We think nothing of it when our teeth do their job—and we can think of little else when they subject us to agony. Perhaps that’s why humorists depict the history of dentistry as a chronicle of pain. If that is true, then it turned out to be just the incentive needed. Dentists pioneered anesthesia, one of the pillars of modern surgery. And dentists scored again by producing some of the first materials and techniques for repairing and replacing body parts—body parts assaulted daily by a phalanx of mechanical and chemical stresses.
Dentistry continues to lead the charge in key areas. Dentists are migrating to digital x-ray technology. Dentists have started to employ computer aided design/computer aided manufacturing (CAD/CAM) to aid restoration. By focusing on the body’s portal for nourishment, dentists are also doing their share to prevent disease.
The French surgeon Pierre Fauchard is considered the father of modern dentistry. Working in Paris, he published a systematic study of the subject in 1728 (The Surgeon Dentist, A Treatise on Teeth). Until that time, the few skilled dentists kept their knowledge secret. Fauchard described a number of dental instruments and recommended the use of human urine to treat early-stage tooth decay—an idea that originated in ancient times. (The ammonia often found in urine is truly beneficial.) Fauchard debunked the “worm theory” of tooth decay, identified sugar derivates such as tartaric acid as the true cause, and prescribed the use of lead fillings.
In 1790, John Greenwood—famous for producing President George Washington’s dentures—used an old spinning wheel to build what may have been the first foot operated drill. Mercifully, he didn’t use it to drill patients’ teeth; he used it to fashion dental prostheses. However, it wasn’t long before dentists began using hand drills running about 15 revolutions per minute (RPM) on patients.
In 1864, British dentist George Fellows Harrington invented a clockwork dental drill—a drill that was wound up like a clock and ran for two minutes. However, that invention was preempted by James Beall Morrison’s 2,000 RPM pedal powered drill in 1871. It reduced drilling time by about 50% but had an unintended downside: In the 19th century, dentistry was completely unregulated, and once the pedal powered drill became affordable, the field was flooded with uneducated, unskilled, and unethical practitioners.
The S.S. White Company introduced the first battery-powered electric drill in 1883. To modern readers, this might suggest the company was seeking to create wireless drills. In truth, they employed batteries because there was no power distribution grid at the time.
High speed (60,000 RPM) turbine drills were developed after World War II by John Walsh, a dentist with the Royal Australian Air Force, and Dr. Robert J. Nelsen, research associate with the American Dental Association at the National Bureau of Standards (NBS) in Washington, D.C. Then Dr. John V. Borden used compressed air to power his 250,000 RPM Airotor. Air turbine units are still used for 95% of dental drilling—though high-speed, microprocessor-controlled electric hand pieces threaten to replace them.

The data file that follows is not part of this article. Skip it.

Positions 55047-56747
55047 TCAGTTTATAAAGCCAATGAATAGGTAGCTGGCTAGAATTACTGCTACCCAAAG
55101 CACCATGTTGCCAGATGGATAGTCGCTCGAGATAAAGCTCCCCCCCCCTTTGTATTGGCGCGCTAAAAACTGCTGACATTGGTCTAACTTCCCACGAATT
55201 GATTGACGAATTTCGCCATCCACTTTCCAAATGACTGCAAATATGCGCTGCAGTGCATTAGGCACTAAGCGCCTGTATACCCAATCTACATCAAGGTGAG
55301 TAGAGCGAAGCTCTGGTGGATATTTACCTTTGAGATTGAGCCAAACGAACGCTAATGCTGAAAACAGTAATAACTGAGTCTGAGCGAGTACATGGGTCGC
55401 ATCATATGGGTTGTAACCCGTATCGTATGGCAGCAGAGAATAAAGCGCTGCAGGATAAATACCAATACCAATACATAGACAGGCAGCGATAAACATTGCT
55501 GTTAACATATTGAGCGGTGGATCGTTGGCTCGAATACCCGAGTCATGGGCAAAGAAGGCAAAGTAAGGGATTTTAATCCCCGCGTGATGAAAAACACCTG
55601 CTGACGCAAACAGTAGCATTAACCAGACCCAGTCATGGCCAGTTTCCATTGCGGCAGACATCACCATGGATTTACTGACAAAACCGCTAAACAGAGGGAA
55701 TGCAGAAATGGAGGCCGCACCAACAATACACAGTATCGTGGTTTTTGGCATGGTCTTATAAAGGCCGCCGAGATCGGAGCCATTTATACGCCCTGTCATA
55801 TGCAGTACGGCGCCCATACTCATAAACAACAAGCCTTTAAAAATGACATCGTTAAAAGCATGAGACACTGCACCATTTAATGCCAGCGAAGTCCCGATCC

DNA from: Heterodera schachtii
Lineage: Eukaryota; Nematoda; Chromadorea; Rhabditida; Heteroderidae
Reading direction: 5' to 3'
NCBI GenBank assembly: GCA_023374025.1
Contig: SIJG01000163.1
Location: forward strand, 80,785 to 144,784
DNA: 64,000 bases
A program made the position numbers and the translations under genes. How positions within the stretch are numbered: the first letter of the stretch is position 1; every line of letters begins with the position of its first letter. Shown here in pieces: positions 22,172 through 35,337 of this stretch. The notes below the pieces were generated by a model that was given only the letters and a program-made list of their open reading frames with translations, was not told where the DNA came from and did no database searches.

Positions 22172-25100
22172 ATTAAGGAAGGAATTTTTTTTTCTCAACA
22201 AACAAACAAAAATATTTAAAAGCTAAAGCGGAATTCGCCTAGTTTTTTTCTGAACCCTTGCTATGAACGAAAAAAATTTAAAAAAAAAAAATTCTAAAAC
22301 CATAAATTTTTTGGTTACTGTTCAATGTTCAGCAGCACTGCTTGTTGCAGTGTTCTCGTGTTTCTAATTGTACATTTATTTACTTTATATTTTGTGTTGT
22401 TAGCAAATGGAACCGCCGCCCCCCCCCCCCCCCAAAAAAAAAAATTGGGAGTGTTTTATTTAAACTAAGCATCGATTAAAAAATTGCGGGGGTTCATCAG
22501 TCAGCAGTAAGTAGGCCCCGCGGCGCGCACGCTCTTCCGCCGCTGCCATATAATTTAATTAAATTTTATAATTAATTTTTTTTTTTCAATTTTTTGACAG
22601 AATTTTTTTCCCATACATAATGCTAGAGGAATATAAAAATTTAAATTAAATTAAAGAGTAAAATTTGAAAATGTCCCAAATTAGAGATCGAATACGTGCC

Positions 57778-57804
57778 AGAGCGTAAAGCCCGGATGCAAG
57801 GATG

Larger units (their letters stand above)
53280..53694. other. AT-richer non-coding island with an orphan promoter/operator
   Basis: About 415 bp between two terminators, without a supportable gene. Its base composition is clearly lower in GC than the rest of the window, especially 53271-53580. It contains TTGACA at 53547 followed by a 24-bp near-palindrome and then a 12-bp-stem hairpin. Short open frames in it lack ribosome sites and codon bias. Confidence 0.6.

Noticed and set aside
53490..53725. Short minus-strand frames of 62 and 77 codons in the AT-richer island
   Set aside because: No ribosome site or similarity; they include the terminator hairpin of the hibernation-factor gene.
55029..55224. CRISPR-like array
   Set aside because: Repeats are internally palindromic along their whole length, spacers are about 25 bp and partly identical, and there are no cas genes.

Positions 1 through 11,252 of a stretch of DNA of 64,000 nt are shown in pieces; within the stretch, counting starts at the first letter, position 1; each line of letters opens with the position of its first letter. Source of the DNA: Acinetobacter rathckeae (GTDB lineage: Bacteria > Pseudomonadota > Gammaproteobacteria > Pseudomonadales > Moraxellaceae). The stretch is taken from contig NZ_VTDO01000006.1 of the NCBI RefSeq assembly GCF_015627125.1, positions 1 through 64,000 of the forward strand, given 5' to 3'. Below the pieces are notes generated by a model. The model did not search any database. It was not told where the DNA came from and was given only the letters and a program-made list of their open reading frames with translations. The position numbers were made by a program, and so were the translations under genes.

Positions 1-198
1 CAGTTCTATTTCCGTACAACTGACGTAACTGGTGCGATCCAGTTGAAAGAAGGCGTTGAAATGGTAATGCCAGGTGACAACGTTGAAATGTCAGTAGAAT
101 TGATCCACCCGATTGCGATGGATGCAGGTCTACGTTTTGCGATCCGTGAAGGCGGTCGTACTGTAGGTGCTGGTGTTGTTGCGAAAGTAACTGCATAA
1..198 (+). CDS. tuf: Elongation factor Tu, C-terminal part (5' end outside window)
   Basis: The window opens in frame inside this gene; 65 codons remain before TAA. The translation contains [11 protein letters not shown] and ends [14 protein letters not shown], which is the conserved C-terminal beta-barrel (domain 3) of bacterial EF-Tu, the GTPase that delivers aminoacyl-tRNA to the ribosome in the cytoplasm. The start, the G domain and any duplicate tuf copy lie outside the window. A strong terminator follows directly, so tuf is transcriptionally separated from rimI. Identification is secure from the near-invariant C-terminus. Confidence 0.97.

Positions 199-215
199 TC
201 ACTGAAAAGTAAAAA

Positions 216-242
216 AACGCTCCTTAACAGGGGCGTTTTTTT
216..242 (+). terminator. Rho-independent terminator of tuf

New technologies have been developed for early detection of cavities and even oral cancer. KaVo Dental’s Diagnodent uses a 655 nanometer wavelength laser to detect small cavities. LED Dental’s VELscope employs a blue light to detect fluorescence associated with potentially malignant tissue.
Dentists played a leading role in the development of anesthesia. In 1844, Horace Wells in Connecticut discovered nitrous oxide’s anesthetic properties and used it to perform tooth extractions. He conducted the first public demonstration of anesthesia in 1845, but the demonstration was a failure because the patient cried out. In 1846, Wells’s student William Thomas Green Morton conducted the first successful public demonstration of anesthesia using ether. Many people have pointed out that Morton did not invent ether. However, that argument misses the point. It was Morton who recognized the importance of administering the right amount of anesthetic at the right rate using the right equipment. He invented a way to make anesthesia reliable and safe. (Ironically, today most dental procedures use local anesthetic.)
Roentgen’s discovery of x-rays in 1895 was a boon to dentistry. Dental x-rays reveal problems such as cavities, hidden teeth, and bone loss. Fortunately, most dentists didn’t embrace x-ray technology until after 1930; by that time more was known about the health risks associated with x-rays and exposure times had been greatly reduced. (Even so, many dentists and their assistants developed cancers on their fingers from the habit of holding films in place in their patient’s mouths.)
Traditional film-based dental radiography is being replaced by digital x-ray technology. X-ray film must be shielded from light before use, developed in a darkroom using harsh chemicals, and then physically stored for future reference. Digital x-ray technology is safer, saves time, and ultimately saves money. Digital x-rays can be viewed immediately. It’s easy for dentists to share digital x-ray images with specialists; instead of sending the original film or a copy in an envelope, the images can be sent via email. Another advantage of digital x-ray technology is that it requires less than half as much radiation exposure. There are even special CT scanners for planning dental implants.
Dentistry is rapidly changing thanks to new technology. Or perhaps it would be more accurate to say that consumers’ expectations from dentistry are rapidly changing thanks to new technology. As one dentist told me, dentists who do not use the latest technology, or at least offer referrals to dentists using the latest technology, risk being accused of malpractice.
Next time: Bodies in Cyberspace
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